NGEWALOGY comes from the Wolof term gewal meaning griot referring to a family of musicians and traditional storytellers in my native language of Wolof from Senegal, West Africa. Long ago, only the griot could play music and sing about history, lineage and the ancestors. Nowadays, anyone can become a professional musician. Although there is no monopoly on music making, we can tell through your sound if you are a griot or not. A geer (not a griot) plays with feeling and the griot speaks the language of the drum. The griot possesses unique style all around, which has to do with beauty – an elegant way to dress, walk, talk and move.
His social rank brings the community together without conflict, he has the right words and philosophy to convince. African philosophy is lived and manifests in the arts, dealing with universal dichotomies such as the good and the bad, life and death, wealth and poverty, health and sickness, etc. Traditionally, the griots do not rehearse. They know the classic rhythms and always the band leader begins the performance by an introduction called Tagu Mbaar where he signs his name so that the people who cannot attend can tell which family is playing at the street dance called Sabar (also the name of the percussion instrument).
At the end of his introduction (Tagu Mbaar) he will bring the ensemble to the bakk or unison break. Sometimes, he may improvise a new unison break, sing it three times so that the ensemble can memorize and implement, and if they make a mistake, he will sing again three times. If anyone misses a cue, he will get a hit with the tale of the percussion. In this community, you are tied rhythmically, and you must focus fast and memorize because nothing is written down, it is all about the oral tradition. When you make a mistake in the show and the leader tells you that you sound like a “geer” (not a griot), you feel ashamed and frustrated.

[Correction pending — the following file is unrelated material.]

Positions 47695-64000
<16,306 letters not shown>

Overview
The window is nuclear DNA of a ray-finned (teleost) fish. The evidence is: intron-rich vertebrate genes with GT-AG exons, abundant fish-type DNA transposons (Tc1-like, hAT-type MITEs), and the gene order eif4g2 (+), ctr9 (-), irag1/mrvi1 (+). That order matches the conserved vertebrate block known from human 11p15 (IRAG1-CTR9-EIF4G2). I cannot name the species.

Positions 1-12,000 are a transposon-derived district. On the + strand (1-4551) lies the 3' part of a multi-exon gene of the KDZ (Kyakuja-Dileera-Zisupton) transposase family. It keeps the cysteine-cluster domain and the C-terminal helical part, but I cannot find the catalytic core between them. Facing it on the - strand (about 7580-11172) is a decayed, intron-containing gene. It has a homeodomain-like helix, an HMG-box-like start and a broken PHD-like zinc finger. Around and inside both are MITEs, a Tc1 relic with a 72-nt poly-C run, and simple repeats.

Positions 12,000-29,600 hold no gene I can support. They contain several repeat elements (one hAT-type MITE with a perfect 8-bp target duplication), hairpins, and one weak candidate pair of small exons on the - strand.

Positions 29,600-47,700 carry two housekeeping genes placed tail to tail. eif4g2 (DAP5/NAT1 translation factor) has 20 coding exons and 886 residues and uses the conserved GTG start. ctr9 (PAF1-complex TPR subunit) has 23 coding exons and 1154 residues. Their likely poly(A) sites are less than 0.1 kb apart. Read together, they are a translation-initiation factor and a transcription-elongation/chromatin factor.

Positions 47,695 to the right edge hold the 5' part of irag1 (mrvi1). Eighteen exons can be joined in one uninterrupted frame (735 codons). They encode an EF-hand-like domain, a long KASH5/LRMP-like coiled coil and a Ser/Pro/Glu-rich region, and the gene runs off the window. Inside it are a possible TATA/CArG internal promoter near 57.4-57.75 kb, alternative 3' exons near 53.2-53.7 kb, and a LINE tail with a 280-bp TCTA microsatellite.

The drum was originally an instrument of communication, used to pass messages from village to village. People could understand the language of the drums because they were initiated – they were culturally literate. These drum patterns and oral traditions are transmitted from generation to generation. The griot is the library of the people now became a conscience where NGEWALOGY. I would like to bring African culture to the forefront through sonic storytelling and creative collaboration with other musicians in the pursuit of joy.